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Math Help - prove that T is closed.

  1. #1
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    prove that T is closed.

    Suppose f: [a,b] -> R and g: [a,b]-> R are both continuous. Let T={x: f(x)=g(x)}. Prove that T is closed.
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    Quote Originally Posted by tn11631 View Post
    Suppose f: [a,b] -> R and g: [a,b]-> R are both continuous. Let T={x: f(x)=g(x)}. Prove that T is closed.

    Suppose x_0\in [0,1]\setminus T\Longrightarrow f(x_0)-g(x_0)=c\neq 0 \Longrightarrow since [/tex]f(x)=g(x)[/tex] is continuous on [0,1] we get that there exists \epsilon > 0 s.t.

    f(x)-g(x)\neq 0\,\,\,\forall\,x\in I_\epsilon:=(x_0-\epsilon,x_0+\epsilon)\Longrightarrow I_\epsilon\subset [0,1]\setminus T \Longrightarrow [0,1]\setminus T is open ...

    Tonio
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    Quote Originally Posted by tn11631 View Post
    Suppose f: [a,b] -> R and g: [a,b]-> R are both continuous. Let T={x: f(x)=g(x)}. Prove that T is closed.
    Here is a second way.
    Suppose that  \left( {t_n } \right) is a sequence of points in T.
    If \left( {t_n } \right) \to z then showing that z\in T we have done the problem.
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    Quote Originally Posted by tonio View Post
    Suppose x_0\in [0,1]\setminus T\Longrightarrow f(x_0)-g(x_0)=c\neq 0 \Longrightarrow since [/tex]f(x)=g(x)[/tex] is continuous on [0,1] we get that there exists \epsilon > 0 s.t.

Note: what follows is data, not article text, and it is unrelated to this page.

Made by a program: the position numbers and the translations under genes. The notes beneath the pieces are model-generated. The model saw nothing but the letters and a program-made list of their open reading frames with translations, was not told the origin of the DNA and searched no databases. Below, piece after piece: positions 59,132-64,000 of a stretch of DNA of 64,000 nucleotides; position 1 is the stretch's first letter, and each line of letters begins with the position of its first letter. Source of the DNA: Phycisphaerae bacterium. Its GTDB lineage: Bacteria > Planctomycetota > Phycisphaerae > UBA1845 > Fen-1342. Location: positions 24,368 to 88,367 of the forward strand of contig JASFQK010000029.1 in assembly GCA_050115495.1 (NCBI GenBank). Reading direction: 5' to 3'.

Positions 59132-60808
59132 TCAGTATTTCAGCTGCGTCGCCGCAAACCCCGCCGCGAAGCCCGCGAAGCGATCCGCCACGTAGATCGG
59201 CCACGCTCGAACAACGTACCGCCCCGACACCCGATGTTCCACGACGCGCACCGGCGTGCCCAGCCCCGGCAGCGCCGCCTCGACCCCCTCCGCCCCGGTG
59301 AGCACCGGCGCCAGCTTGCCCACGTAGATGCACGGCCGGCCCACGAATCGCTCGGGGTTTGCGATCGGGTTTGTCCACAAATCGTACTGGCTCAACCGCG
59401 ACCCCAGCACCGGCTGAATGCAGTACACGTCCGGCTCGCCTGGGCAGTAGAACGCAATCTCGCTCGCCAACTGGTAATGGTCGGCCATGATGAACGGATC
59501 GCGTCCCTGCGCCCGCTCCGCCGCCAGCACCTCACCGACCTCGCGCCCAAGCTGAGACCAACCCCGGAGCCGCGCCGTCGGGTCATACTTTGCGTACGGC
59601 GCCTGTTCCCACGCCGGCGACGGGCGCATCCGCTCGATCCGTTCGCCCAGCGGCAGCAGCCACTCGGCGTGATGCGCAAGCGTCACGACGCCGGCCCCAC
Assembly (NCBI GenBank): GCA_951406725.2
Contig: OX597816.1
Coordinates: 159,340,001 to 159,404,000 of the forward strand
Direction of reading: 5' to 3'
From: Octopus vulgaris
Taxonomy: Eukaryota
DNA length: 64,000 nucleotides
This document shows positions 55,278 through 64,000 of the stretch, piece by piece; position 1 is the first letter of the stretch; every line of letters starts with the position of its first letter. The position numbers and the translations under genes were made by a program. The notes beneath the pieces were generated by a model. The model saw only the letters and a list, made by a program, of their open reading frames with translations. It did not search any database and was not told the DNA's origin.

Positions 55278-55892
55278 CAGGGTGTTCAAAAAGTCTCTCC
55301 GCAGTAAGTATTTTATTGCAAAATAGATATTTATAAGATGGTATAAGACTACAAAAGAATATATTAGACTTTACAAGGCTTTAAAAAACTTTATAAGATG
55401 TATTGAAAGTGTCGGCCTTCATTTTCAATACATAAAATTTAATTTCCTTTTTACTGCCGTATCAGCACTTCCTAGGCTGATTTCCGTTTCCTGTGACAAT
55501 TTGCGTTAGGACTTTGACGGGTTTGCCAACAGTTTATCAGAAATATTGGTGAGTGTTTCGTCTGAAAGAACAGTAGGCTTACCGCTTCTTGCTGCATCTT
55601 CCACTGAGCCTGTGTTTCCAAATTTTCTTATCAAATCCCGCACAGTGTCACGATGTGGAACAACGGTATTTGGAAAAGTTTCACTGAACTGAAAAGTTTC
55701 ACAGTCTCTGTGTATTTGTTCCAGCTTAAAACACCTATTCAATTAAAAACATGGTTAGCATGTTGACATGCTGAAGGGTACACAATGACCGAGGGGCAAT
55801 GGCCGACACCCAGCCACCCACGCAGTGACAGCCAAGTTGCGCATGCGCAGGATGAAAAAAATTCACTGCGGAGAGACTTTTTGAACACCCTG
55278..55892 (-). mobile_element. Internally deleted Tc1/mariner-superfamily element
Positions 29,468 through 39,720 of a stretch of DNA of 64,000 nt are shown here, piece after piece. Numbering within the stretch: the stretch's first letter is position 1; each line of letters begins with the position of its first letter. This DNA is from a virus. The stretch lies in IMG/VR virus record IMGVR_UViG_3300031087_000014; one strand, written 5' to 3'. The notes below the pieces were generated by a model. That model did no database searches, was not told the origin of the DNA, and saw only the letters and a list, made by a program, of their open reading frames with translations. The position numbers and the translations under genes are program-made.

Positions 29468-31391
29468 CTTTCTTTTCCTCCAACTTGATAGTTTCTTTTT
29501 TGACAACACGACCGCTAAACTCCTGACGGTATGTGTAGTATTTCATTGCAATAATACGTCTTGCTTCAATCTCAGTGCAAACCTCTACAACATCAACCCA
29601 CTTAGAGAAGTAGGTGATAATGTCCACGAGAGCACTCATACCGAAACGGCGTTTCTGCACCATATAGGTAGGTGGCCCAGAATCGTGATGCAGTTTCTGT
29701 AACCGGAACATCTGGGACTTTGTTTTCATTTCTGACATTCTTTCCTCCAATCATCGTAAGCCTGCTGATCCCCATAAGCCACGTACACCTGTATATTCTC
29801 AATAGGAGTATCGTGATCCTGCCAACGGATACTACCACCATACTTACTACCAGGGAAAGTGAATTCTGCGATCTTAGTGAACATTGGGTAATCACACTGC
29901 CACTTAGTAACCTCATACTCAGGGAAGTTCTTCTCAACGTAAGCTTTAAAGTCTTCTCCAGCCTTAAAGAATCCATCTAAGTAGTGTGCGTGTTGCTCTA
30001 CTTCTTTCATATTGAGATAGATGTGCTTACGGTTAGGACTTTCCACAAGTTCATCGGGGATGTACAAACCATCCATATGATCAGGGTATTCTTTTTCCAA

f(x)-g(x)\neq 0\,\,\,\forall\,x\in I_\epsilon:=(x_0-\epsilon,x_0+\epsilon)\Longrightarrow I_\epsilon\subset [0,1]\setminus T \Longrightarrow [0,1]\setminus T is open ...

    Tonio
    Sorry I just want to clarify symbols. Where you have \ were using the "a-b" right? looking at it in this box i see that it says setminus which is what i thought. and then do we have to show that f(x)=g(x) is continuous on [0,1]?
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    I think the second way is a bit easier to do...

    Since both f and g are continuous, you know that for a sequence  \{ x_n \} such that x_n \rightarrow x_0 , we have  f(x_n) \rightarrow f(x_0) , g(x_n) \rightarrow g(x_0) .

    Now, think about this, if the sequence x_n is from T, then we should have  f(x_n) = g(x_n) , right? Well, you just need to prove that x_0 is also in T. In other words, you need something like f(x_0)=g(x_0), which is true, but why?
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    MHF Contributor Drexel28's Avatar
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    Quote Originally Posted by tn11631 View Post
    Suppose f: [a,b] -> R and g: [a,b]-> R are both continuous. Let T={x: f(x)=g(x)}. Prove that T is closed.
    More generally the follow works whenever the codomain is Hausdorff.


    Consider that A(f,g)=\left\{x\in[a,b]:f(x)=g(x)\right\}=\varphi^{-1}(\Delta) where \Delta is the diagonal and \varphi:[a,b]\mapsto\mathbb{R}\times\mathbb{R} given by x\mapsto(f(x),g(x))
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  7. #7
    Senior Member Tinyboss's Avatar
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    T is the inverse image of {0} (a closed set in R) under f-g (a continuous map).
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    MHF Contributor Drexel28's Avatar
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    As a note of interest this shows that if A(f,g) contains a dense subset of \text{Dom }f then f=g
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